Europe could expect England against Italy in Sunday’s Euro 2020 show, but there is an even bigger match to look forward to in South America than an older rivalry between two of the most successful teams in the final. of Saturday’s America’s Cup.
Brazil against Argentina is a true classic.
The teams first met in 1914 and in the years that followed, they established themselves as two of the most historic sides of world football.
Together they have won seven world cups.
The two teams have been head to head against their rivals in this year’s Copa America and in Neymar and Lionel Messi are the two most important artists of the tournament.
Argentina are unbeaten in 19 games going into the match at the Maracana Stadium, while Brazil, the hosts and reigning champions, have not lost because Argentina beat them in a friendly in November 2019.
This year’s final is particularly interesting because of the time, in terms of organization and staff.
The tournament was supposed to be held in Colombia and Argentina but Brazil took the lead at the last minute due to unrest in Colombia and a COVID-19 fountain in Argentina.
It’s also another tournament where Argentina – and more particularly Messi – are looking to finish a long series of trophies.
They have not won a major title since the Copa America win in 1993 and Messi has never won silverware with the national party.
Brazil is a tight favorite and not just because it’s at home and has a slightly better record until the tournament. They also have a reputation for beating Argentina in crunch games.
The two parties met four times in the final, three in the Copa America and one in the Confederations Cup – in 2005.
Argentina defeated Brazil in the forerunner of the Copa America in 1937 but have not done so in a showpiece match since.
Brazil won in 2004 in the Copa America final in Peru and returned to Venezuela in 2007, when they overcame a fanciful match involving a young Messi in his first international final.
Meanwhile, a major controversy ensued before the final.
A famous Brazilian sports journalist, Fabiola Andrade, published a photo of herself with the Argentina jersey, saying that she will support Argentina instead of Brazil because Messi deserves a title.
This has generated huge discussions involving celebrities, politicians and players, with Neymar playing jokes against “the one who rages against it”.
But far from that, the mood in general has been one of contempt for the tournament.
Brazil has reported more than 19 million cases of coronavirus, including more than 531,600 deaths, the second highest number of deaths being the United States.
Maracana opens for fans
On Sunday, up to 7,800 people will be allowed to enter the 78,000-capacity Maracana.
This will make it the first match in the 2021 America’s Cup, South America’s largest international football tournament, with fans in the stands.
Those wishing to attend should arrive with a negative coronavirus test done no more than 48 hours in advance. Once inside, they will be required to observe social distance.
More than 29,000 have died of coronavirus in Rio alone. The city’s mortality rate from the virus is 432 per 100,000 inhabitants, almost double the 252 / 100,000 figure across the country.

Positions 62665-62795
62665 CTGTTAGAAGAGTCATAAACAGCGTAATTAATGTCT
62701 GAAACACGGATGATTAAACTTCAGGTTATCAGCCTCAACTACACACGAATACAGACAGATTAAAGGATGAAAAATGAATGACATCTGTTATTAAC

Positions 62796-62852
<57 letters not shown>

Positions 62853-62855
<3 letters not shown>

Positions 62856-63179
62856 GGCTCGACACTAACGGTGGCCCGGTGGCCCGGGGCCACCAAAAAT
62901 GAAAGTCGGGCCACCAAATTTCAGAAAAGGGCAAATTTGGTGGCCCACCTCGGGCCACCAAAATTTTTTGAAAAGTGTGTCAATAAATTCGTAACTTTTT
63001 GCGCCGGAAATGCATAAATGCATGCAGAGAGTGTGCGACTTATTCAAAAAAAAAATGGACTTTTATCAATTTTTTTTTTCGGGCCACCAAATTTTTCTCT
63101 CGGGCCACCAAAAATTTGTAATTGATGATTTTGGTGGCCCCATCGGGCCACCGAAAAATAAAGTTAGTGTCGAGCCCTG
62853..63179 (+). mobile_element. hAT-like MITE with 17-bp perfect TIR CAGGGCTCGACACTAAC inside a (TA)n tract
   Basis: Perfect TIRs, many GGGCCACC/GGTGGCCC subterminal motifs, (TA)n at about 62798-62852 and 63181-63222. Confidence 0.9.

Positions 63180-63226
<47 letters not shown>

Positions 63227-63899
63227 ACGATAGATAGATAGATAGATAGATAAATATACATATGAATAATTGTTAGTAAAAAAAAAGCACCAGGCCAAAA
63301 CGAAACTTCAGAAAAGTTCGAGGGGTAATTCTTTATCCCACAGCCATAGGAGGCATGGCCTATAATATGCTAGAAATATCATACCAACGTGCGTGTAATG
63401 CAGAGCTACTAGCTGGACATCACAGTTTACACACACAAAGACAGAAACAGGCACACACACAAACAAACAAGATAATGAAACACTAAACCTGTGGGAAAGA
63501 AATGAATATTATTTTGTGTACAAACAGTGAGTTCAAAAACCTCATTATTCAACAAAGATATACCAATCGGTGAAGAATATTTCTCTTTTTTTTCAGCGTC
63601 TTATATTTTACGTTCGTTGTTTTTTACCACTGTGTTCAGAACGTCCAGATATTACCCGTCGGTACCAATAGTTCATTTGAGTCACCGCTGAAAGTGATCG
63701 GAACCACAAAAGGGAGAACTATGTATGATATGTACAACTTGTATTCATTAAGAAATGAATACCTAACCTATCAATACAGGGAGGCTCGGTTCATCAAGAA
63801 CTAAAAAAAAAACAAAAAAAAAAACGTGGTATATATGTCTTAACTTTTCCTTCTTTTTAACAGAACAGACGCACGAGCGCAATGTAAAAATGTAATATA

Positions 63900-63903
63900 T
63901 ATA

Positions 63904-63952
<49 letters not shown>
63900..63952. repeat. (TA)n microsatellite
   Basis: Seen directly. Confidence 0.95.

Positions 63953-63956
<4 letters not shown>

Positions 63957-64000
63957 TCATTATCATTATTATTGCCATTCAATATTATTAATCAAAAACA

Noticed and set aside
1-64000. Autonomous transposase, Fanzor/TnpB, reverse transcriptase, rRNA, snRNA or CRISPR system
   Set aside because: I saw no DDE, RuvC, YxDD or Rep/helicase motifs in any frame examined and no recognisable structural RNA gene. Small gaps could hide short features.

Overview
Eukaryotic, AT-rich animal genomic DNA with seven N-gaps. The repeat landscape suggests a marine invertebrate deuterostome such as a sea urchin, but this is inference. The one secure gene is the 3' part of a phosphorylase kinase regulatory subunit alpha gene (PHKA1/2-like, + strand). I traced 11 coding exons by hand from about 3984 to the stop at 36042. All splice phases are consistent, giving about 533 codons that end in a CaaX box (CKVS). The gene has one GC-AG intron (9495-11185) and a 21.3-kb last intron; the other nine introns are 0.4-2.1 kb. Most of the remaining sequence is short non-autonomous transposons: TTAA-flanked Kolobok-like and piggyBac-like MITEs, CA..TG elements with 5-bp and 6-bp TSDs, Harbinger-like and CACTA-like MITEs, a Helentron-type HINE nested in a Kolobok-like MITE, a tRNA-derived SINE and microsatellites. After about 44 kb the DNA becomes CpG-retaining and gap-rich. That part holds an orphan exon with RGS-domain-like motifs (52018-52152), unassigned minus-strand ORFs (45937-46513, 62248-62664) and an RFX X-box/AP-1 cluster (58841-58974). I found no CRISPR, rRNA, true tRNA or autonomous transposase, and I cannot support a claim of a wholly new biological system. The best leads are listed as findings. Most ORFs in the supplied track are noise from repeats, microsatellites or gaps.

“I don’t support the host of the tournament and I will never do it,” 36-year-old Brazilian Paulo Leierer told Al Jazeera.
“It’s unacceptable [given the COVID situation]. The Copa America did not help drive away the COVID problems. What helps to alleviate the concern is economic stability.
“I love football but I haven’t really followed the national team for a while since I was used to politics by a candidate who attacks democracy. I lost interest.”
That moment when Brazil finally won the Olympic gold in front of a delirious crowd at the Maracanã stadium. They could win again tonight in the #CopaAmerica final? 🇧🇷#StrongerTogether pic.twitter.com/K7BrGWkMXf
– Olympics (@Olympics) July 10, 2021
Strong support for the event’s reception came from Brazilian far-right president Jair Bolsonaro, whose critical handling of the pandemic is the subject of a parliamentary inquiry.
The build-up to the final gained a little more traction and interest.
Ratings of matches on public TV have been very low, not only losing in number of viewers for the Euro, but also other regular shows.
“I don’t support the tournament taking place in Brazil because of the health scenario we are facing with the pandemic,” Isabelle Jungton, 28, told Al Jazeera.
“Such a big event in Brazil now makes the situation much more chaotic. Football will not eliminate the biggest concern that is the pandemic. I support the Brazilian team, but that is not relevant now.”
Despite the outcry, not everyone in Brazil is against the tournament taking place.
“I support the tournament.” Football was already done nationally with very strict health and safety protocols, plus the infrastructure in Brazil was ready for the event. This debate about whether or not the tournament is just political, ”Alex Roberto Arno, 56, told Al Jazeera.
“It’s certainly not at the same level as the Euro. The quality is not even what you see in the Euro, but they support Brazil and I think they will win. “
More information from Chris Goldenbaum in Sao Paulo.